Contact: Ke Dong, Entomology, Office: (517) 432-2034, email@example.com
Published: Dec. 07, 2009 E-mail Editor ShareThis
A graduate student tends bees at the MSU apiary. Photo by Kurt Stepnitz
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EAST LANSING, Mich. — Ground-breaking discoveries by Michigan State University researchers could help protect honeybees from deadly parasites that have devastated commercial colonies.
The MSU researchers for the first time were able to produce in the laboratory proteins that help channel sodium ions through cell membranes of parasites known as Varroa mites. The research, using cellular frog eggs, also found that these proteins react to chemicals differently than the sodium channel proteins in honeybees, a finding that could be a key to controlling the mites.
“The insecticide used to control Varroa mites, fluvalinate, targets the mite sodium channel,” said Ke Dong, MSU professor of entomology. “But the mites are becoming resistant to fluvalinate. Successfully producing the mite sodium channel in the lab now allows scientists to develop new chemicals that target the mite sodium channel but don’t affect the honeybee’s.”
Fluvalinate paralyzes the mite and eventually kills it. But in addition to the problem of growing mite resistance, the pesticide can harm bees and contaminate honey if not used extremely carefully.
The MSU scientists also found two amino acids in the mite sodium channel that make the mite resistant to tetrodotoxin, or TTX, a deadly poison found in pufferfish not currently used as an insecticide
“Chemicals such as fluvalinate and TTX target sodium channels in insects and mites, so this basic research opens the door for more applied research on chemicals to control mites and other pest insects,” Dong said.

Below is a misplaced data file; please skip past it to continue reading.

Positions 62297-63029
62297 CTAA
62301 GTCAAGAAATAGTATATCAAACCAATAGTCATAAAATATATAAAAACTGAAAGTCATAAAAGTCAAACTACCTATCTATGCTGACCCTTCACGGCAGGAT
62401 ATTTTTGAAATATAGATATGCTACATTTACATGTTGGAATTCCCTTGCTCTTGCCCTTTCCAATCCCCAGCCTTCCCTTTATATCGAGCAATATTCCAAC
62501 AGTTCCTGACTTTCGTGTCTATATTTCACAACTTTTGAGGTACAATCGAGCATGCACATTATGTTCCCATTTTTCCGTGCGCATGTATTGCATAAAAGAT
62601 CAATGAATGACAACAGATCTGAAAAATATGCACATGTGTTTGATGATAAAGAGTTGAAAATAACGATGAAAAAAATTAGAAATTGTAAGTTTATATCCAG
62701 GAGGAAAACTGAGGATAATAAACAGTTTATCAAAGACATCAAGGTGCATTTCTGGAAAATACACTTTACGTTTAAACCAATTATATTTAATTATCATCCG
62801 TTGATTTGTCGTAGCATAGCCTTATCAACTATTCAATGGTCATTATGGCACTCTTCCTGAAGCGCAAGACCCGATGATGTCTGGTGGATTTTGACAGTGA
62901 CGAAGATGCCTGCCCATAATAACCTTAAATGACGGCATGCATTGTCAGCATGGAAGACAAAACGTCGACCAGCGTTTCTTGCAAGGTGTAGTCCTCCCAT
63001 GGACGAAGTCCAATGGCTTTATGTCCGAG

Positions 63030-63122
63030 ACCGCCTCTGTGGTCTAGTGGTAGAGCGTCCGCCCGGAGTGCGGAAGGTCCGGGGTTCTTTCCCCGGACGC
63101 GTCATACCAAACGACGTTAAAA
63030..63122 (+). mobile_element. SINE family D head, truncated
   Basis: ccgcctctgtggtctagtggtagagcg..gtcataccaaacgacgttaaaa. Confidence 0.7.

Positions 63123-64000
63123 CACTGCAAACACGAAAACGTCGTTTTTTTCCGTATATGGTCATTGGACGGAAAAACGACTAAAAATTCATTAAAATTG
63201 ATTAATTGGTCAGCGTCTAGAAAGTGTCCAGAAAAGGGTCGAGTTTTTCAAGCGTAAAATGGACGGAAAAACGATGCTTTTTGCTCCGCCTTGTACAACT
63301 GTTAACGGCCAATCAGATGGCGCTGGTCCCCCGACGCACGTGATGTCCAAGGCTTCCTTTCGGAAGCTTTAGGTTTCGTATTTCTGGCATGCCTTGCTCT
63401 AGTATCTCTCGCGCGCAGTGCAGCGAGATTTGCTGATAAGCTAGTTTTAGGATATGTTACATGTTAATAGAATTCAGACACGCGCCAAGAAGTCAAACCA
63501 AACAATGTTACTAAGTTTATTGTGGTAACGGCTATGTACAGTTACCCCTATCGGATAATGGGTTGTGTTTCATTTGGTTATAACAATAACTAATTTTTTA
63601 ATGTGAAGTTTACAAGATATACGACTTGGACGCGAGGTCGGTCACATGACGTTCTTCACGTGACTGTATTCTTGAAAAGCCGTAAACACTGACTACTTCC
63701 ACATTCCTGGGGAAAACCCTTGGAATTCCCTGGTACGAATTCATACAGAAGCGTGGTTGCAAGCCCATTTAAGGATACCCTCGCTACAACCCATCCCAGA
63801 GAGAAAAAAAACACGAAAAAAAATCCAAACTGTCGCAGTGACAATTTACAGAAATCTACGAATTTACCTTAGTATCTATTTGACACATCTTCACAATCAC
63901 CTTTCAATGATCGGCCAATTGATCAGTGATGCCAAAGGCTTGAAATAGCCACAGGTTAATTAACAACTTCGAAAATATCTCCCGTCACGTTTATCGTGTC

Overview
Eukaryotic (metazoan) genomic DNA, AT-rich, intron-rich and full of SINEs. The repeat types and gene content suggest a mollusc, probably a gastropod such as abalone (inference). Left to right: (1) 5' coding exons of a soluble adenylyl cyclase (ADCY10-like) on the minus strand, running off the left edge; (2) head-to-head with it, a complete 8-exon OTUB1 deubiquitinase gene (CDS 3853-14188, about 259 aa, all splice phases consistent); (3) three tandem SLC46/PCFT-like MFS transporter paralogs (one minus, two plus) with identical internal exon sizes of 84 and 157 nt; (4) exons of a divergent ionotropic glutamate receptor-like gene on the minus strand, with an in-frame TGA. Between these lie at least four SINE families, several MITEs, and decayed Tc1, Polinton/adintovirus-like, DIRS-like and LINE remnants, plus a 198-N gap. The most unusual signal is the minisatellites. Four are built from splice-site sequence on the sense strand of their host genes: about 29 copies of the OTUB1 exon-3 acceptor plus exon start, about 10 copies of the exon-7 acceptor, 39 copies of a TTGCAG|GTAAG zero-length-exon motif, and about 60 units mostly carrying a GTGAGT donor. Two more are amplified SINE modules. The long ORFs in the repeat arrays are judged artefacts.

Other members of the MSU team are Yuzhe Du, senior research associate; Yoshiko Nomura, visiting scholar; Zhiqi Liu, former research associate; and Zachary Huang, associate professor, all in the Department of Entomology.
Varroa mites invaded the United States from the eastern hemisphere in 1987 and can kill an entire honeybee colony within a year, feeding on bee blood and transmitting viruses. The mites wiped out nearly 50 percent of the U.S. commercial honeybee population in 2004.
Varroa mites also may possibly contribute to colony collapse disorder, or CCD, according to the U.S. Department of Agriculture. First described in 2006, CCD is the official name for the disappearance of hundreds of thousands of bees from hives around the world. Scientists have not been able to find a cause.
“These mites are a big, big problem for agriculture,” Huang said. “Nearly 80 percent of food crops depend on pollination.”
In Michigan, fruit and vegetable crops valued at $400 million depend on honeybee pollination and honey and beeswax add another $5 million to the state’s economy each year. Nationwide, bee pollination is responsible for $15 billion in added crop value, particularly for specialty crops such as almonds and other nuts, berries, fruits and vegetables, according to the USDA. It’s estimated that one out of every three bites of food people eat is made possible by pollination.
The research is published in the Dec. 4 issue of The Journal of Biological Chemistry.
The MSU research is funded by the U.S Department of Agriculture and Project GREEEN, Michigan’s plant agriculture initiative at MSU. The research of Dong and Huang also is supported by the Michigan Agricultural Experiment Station.
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